How to Work With Fear and Pain in a Moment of Crisis

Even when it feels like you’re lost in the universe, Emily Horn explains, you can face the unknown with a still and calm heart-mind.

Emily Horn
9 March 2020
Photo by Jeremy Thomas.

As I watched the snow fall on the mountains outside my hospital room, where I was undergoing treatment for an illness that had progressively worsened over the previous months, I was reminded once again that this life moves and changes with each breath — we can not know what will happen in the future.

But we’re not powerless. Our power rests in our ability to train our hearts and minds. Here I was in pain, sick, and unable to use my left hand or arm. Still, I was still in love with my life.

Before I’d been admitted to the hospital, I underwent a painful spinal tap. As my body lay upon the doctor’s table, I used the technique of out-loud counting to calm my mind. With the steadiness of the counting, my fear gradually evaporated.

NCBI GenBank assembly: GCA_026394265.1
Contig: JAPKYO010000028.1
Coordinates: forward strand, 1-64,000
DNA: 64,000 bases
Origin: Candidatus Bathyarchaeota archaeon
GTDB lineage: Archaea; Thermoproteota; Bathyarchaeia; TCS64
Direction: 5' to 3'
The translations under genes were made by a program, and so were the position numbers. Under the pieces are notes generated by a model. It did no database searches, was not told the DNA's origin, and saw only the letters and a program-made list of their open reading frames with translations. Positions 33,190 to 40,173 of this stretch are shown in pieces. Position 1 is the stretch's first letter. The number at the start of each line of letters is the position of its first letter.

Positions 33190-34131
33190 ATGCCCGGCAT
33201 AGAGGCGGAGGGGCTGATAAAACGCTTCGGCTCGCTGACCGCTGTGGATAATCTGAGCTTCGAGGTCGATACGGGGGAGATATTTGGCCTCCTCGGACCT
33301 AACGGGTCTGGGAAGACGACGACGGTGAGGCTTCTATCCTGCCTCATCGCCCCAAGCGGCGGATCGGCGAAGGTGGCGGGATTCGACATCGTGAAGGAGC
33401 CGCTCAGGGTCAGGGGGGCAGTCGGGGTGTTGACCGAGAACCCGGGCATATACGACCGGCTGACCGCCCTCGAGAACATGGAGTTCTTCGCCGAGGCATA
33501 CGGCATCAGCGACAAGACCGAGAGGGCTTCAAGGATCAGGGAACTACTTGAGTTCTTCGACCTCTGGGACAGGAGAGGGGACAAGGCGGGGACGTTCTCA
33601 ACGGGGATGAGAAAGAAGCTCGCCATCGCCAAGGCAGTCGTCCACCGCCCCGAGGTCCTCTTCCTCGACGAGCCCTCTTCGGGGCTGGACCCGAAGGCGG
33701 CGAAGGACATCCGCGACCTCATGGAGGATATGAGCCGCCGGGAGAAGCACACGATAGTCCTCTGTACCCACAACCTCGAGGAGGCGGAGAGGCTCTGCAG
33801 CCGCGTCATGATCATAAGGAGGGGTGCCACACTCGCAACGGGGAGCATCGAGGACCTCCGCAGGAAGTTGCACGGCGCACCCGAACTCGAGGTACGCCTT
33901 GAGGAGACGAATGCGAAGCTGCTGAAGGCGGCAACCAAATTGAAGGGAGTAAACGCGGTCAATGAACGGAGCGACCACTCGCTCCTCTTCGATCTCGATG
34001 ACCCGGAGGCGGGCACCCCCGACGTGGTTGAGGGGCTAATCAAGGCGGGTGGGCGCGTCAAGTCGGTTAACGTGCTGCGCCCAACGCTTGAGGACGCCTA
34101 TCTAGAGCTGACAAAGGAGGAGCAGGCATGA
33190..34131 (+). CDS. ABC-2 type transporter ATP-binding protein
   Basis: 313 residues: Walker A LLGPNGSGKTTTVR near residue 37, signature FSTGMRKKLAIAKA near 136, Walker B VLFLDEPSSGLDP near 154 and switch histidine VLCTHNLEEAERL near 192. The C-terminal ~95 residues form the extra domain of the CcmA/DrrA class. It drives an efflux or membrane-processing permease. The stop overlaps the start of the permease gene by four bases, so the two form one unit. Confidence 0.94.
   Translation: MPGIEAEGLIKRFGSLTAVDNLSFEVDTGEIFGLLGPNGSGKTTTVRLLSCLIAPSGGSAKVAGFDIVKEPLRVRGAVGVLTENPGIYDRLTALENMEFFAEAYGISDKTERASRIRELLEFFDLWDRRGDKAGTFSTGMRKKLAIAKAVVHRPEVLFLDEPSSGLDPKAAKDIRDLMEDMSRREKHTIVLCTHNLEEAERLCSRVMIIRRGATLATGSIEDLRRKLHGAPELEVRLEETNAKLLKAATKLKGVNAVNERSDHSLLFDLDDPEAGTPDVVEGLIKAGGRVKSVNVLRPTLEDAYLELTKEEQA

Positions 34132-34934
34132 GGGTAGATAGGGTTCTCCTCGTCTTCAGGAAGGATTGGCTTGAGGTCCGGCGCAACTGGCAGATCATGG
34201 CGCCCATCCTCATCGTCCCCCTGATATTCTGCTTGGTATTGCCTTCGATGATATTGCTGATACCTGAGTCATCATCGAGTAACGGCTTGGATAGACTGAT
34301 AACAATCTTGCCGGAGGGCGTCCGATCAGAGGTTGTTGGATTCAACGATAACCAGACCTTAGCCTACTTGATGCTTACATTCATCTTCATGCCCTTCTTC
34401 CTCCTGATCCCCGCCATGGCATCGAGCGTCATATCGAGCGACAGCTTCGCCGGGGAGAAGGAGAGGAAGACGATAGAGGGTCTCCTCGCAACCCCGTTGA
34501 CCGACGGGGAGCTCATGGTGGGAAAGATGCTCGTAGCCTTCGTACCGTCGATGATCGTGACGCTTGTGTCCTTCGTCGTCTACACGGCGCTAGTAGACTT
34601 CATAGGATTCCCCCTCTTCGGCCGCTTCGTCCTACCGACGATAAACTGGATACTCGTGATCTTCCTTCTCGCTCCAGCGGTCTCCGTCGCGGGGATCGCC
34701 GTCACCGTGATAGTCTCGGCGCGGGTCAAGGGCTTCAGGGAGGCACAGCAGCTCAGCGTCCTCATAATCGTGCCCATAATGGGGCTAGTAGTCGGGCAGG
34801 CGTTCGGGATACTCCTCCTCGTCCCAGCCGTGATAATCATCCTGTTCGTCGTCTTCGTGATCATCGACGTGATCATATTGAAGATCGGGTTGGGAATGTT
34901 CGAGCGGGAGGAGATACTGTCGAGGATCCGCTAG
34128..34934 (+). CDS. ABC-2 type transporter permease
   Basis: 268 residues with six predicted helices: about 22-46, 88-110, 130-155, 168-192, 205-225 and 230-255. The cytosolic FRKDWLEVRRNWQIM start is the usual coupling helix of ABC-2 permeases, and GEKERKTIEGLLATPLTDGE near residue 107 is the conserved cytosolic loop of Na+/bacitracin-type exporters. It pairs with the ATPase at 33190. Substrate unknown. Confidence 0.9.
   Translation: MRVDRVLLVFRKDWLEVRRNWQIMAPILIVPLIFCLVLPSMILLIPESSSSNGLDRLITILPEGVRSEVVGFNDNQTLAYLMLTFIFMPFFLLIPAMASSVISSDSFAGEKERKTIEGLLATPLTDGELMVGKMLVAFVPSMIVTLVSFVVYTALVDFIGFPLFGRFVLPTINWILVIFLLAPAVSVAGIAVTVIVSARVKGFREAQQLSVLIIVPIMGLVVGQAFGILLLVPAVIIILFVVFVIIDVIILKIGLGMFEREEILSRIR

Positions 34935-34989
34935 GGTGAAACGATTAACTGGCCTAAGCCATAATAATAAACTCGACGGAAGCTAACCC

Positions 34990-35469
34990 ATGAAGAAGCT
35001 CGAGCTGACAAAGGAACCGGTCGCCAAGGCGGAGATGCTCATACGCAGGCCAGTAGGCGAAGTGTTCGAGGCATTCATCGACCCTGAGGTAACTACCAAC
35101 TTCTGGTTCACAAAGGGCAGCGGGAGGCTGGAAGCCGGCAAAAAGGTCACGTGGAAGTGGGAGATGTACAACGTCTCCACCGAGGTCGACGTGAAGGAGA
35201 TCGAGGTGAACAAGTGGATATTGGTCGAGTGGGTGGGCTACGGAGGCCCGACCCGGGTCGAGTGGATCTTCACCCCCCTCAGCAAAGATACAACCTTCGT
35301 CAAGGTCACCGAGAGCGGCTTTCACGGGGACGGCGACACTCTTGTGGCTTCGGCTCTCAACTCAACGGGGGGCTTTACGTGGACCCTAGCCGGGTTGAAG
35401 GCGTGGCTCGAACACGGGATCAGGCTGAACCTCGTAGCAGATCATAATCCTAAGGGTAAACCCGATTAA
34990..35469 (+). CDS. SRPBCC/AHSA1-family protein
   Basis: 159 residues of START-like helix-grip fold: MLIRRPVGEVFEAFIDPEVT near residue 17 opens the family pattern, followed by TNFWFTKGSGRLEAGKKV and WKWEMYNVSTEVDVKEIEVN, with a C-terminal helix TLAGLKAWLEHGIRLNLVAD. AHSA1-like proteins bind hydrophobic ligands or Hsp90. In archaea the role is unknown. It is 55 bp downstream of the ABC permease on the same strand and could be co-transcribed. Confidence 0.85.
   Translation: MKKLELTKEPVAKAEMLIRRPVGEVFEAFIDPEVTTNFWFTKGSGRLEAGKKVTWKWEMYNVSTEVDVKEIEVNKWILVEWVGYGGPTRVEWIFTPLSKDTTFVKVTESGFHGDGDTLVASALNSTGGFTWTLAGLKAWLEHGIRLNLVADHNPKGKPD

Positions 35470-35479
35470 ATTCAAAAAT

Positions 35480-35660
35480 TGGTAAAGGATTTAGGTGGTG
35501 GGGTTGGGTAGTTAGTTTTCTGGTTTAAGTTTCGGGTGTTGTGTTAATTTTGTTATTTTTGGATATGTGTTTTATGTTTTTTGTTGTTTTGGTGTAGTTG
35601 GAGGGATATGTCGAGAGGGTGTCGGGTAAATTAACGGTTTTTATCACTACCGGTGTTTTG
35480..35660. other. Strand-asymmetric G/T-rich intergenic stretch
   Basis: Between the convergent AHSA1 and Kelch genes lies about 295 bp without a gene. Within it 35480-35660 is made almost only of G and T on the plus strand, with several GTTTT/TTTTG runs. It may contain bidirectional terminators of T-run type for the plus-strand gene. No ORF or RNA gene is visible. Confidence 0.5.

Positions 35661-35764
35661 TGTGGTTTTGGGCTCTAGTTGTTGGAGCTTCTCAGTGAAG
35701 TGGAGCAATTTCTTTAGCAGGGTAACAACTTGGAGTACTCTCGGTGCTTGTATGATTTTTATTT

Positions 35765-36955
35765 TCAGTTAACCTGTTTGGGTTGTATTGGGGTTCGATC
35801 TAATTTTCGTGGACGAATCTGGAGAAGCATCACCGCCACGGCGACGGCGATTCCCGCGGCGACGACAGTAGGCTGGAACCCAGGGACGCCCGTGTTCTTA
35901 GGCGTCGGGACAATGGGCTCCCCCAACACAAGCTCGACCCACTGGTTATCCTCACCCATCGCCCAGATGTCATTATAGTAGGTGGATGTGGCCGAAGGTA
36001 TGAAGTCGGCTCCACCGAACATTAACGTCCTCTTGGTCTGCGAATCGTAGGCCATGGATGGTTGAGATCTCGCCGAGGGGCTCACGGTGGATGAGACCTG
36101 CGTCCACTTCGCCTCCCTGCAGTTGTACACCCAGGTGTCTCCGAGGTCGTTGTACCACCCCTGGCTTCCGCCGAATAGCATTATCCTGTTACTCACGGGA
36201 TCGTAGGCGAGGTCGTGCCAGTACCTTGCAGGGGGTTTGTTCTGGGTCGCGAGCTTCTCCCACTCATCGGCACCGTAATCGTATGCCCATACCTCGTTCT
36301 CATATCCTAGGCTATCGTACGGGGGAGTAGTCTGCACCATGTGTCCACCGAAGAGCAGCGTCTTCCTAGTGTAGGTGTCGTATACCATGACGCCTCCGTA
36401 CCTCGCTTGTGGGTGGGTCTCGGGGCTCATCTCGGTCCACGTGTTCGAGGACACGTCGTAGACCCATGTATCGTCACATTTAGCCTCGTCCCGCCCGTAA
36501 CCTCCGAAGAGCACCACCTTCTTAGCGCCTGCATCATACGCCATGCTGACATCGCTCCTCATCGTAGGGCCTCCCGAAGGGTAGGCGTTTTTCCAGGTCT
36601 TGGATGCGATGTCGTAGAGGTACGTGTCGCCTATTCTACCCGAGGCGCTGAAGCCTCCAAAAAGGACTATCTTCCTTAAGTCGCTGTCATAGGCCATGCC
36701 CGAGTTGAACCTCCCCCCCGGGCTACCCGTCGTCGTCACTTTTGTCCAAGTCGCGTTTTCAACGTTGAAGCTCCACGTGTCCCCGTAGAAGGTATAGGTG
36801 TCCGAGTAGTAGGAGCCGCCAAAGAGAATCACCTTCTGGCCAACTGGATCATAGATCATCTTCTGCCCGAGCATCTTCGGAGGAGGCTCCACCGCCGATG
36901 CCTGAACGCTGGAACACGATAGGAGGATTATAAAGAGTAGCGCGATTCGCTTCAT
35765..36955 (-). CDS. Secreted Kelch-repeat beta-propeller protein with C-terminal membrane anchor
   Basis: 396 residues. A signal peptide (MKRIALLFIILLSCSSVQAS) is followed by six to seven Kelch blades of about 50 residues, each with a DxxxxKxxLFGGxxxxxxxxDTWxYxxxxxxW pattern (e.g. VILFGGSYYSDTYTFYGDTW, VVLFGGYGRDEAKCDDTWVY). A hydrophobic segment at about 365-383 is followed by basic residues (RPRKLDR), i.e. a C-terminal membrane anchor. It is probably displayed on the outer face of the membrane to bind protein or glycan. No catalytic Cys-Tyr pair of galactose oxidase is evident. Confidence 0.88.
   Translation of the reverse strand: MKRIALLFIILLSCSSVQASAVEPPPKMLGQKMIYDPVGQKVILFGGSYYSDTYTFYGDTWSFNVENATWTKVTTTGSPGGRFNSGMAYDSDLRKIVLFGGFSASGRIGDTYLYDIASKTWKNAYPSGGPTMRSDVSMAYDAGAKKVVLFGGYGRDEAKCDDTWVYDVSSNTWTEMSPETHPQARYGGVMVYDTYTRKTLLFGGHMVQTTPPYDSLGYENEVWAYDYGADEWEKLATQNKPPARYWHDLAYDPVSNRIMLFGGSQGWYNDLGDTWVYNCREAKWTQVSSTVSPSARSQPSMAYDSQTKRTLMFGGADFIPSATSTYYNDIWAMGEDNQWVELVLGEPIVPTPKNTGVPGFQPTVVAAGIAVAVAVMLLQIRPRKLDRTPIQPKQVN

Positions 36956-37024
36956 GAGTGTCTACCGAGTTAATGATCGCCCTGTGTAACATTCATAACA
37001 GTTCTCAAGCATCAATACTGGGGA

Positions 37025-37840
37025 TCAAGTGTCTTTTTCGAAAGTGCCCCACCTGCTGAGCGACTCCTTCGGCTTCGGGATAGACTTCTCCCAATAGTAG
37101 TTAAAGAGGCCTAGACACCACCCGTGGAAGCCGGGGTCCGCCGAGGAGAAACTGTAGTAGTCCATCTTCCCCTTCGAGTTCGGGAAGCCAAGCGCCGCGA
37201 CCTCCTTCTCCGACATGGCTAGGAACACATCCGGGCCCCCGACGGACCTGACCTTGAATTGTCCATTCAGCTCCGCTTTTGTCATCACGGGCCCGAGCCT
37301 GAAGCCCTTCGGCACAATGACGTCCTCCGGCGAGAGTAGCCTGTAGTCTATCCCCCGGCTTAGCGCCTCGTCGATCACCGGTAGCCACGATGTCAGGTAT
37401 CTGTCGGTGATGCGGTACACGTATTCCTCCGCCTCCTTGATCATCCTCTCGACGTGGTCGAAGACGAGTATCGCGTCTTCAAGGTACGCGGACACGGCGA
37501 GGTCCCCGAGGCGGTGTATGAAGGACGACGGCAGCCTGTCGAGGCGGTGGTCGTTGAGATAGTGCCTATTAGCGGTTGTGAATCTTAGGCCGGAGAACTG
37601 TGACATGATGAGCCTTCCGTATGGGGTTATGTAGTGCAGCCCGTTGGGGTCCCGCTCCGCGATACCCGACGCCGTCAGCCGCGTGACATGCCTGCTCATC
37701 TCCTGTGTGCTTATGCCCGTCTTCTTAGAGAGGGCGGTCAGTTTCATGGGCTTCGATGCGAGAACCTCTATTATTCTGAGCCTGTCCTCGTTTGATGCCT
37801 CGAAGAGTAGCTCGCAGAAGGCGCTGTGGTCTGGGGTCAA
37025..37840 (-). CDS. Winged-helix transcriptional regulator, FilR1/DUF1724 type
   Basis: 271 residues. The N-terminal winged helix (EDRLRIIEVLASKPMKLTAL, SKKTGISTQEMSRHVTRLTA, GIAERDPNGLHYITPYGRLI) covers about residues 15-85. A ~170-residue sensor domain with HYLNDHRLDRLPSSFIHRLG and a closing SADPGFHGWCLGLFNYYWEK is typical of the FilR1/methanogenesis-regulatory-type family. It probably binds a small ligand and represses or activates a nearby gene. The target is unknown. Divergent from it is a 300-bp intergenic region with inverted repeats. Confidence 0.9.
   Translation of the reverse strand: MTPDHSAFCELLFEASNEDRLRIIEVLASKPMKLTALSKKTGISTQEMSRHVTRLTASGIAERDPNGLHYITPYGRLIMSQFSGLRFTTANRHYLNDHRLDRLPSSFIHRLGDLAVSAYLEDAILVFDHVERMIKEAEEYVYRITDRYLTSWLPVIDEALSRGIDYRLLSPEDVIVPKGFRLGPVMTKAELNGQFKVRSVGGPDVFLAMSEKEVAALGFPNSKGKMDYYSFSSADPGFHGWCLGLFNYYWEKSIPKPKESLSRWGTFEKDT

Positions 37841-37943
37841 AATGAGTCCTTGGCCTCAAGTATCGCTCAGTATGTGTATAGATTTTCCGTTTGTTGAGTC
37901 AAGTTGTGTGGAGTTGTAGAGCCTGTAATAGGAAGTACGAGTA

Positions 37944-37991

Pain can easily become laden with fear and stories, which only adds to our suffering. Through practice, we can recognize that we always have access to spacious loving, which can empower us to face fear with a calm heart-mind. Mindfulness supports the understanding that some of our storylines are needless, letting them arise and pass without believing them.

Here are a few suggestions to help come back to your center during experiences of fear or pain.

A Short Practice for Working with Fear and Pain

  1. Find a focal point in the room or outside (a point in on the wall, a tree, a chair). Set the intention to return to this point if and when experience becomes disorienting. Allow your attention to gently rest with this point of seeing. Know that you are seeing.
  2. Count to ten, starting with one and returning to one after you reach ten. You don’t have to find your breathing at this point. Just allow the counting to ease you a little more into the moment. If you feel comfortable, say the numbers out loud. Allowing your attention to rest with the sound of your voice.
  3. Notice your body in the room and the space it takes up. You don’t have to zoom in on the pain or the fearful sensations yet. Allow your body to be your anchor as your weight drops more into the space. From here you can decide what you need to do next, whether starting again or moving on to whatever is needed next.

Emily Horn

Emily West Horn is an authorized teacher of mindfulness and insight Meditation. She’s been mentoring mindfulness teachers in a certification program led by Jack Kornfield, Ph.D and Tara Brach Ph.D for over 7 years and leads teacher development groups at MindfulnessTeachers.Space.